I get most of my invitations to art exhibitions as PDF files sent by email but galleries still produce the DL and postcard invites. These are often the only tangible souvenirs of the exhibition unless a catalogue is produced.
The image on the invitation is normally one of the works on exhibition, hopefully an inviting, attractive and representative work that makes people want to see the exhibition. This creates problems for group exhibitions as crowded or jarring compromise designs are created for the invitation.
I collect exhibition invites I have an album of them and a shoebox full of them. Reviewing them, many look the same; there is a colour image from the exhibition on one side and information about the exhibition and opening on the other. There is not much creativity in art exhibition invites. Many art galleries use a particular format of invite as a brand identity.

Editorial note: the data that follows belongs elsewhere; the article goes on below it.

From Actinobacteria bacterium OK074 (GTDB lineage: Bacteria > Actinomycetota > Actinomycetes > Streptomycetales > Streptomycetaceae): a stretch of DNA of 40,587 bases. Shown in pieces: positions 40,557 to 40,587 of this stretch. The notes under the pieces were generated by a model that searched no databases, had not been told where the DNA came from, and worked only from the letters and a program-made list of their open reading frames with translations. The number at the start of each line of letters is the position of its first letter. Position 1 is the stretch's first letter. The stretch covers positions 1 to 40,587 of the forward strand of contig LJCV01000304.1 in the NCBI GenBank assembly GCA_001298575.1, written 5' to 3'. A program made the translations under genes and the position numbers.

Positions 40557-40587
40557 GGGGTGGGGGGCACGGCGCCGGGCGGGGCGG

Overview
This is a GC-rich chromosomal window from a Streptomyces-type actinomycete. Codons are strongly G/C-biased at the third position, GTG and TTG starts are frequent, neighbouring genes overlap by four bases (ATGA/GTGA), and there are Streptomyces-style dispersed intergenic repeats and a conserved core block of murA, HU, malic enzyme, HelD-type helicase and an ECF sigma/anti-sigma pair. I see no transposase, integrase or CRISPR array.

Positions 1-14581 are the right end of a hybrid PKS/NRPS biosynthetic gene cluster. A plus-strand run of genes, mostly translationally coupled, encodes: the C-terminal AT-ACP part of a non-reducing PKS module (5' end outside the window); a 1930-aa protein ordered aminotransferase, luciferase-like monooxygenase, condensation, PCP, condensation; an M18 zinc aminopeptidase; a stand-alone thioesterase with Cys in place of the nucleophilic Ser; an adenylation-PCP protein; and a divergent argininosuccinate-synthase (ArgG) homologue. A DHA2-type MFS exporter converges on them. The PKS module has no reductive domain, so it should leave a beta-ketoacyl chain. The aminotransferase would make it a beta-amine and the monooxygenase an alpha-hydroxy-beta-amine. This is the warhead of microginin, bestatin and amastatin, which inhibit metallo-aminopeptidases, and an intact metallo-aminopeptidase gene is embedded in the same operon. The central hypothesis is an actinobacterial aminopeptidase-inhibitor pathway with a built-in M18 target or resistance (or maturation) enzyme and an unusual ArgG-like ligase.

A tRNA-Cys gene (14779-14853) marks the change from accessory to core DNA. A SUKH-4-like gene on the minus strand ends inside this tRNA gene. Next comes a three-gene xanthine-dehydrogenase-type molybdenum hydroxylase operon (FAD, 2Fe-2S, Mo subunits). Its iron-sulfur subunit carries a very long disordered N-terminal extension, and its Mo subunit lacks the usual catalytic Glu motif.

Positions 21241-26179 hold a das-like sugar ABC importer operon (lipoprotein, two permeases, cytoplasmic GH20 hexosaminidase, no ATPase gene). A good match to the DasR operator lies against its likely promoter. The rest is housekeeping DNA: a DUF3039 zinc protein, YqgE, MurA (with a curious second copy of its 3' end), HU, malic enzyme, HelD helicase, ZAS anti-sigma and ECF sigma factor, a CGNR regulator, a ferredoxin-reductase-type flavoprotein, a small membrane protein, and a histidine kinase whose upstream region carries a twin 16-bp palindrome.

The most creative invite that I’ve ever received was written on the cut side an A4 pencil – it suited the exhibition of pencil drawings too. I used the pencil, of course so I can’t find the details. Some creative efforts are not so worthwhile; I am glad that people gave up on the idea of the transparent invite back in the mid 90s. Recently these invites have become larger but bigger is not always better.
I especially like the bookmark format invites, I use them and I also have a collection of bookmarks. I am still using Alister Karl’s bookmark invite to his show “The Drawn Image” at Brunswick Arts many years ago.
Paper Initiations is a blog that features scans of paper invitations of contemporary art exhibitions from around the world. It is an extensive and very focused blog for those who want to keep up to date with the latest trends in exhibition advertising.